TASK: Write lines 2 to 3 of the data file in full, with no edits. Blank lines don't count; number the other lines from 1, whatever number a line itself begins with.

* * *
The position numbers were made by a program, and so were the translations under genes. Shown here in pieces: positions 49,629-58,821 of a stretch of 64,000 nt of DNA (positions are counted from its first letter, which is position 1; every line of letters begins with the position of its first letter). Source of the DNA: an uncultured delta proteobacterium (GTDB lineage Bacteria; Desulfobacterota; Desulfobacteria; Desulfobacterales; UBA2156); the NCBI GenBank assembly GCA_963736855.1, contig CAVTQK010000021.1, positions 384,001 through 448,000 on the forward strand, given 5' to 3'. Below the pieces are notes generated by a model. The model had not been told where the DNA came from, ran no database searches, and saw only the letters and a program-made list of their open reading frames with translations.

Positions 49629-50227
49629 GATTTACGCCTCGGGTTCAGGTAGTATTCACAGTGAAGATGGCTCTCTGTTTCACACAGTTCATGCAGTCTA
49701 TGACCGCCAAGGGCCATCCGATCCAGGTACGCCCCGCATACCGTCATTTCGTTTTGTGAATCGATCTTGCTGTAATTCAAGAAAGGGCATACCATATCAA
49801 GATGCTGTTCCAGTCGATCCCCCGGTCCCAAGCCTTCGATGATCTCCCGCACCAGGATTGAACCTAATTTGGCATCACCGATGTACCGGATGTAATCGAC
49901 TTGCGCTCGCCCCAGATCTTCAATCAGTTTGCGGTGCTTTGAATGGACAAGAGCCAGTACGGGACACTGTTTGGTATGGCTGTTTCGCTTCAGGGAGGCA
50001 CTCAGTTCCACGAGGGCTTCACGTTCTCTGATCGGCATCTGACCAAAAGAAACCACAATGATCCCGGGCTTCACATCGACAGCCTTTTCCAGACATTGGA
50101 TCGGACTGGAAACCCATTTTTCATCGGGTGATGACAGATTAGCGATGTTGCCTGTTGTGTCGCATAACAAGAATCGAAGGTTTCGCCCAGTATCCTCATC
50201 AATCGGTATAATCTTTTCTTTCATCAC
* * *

Positions 49629-50227
49629 GATTTACGCCTCGGGTTCAGGTAGTATTCACAGTGAAGATGGCTCTCTGTTTCACACAGTTCATGCAGTCTA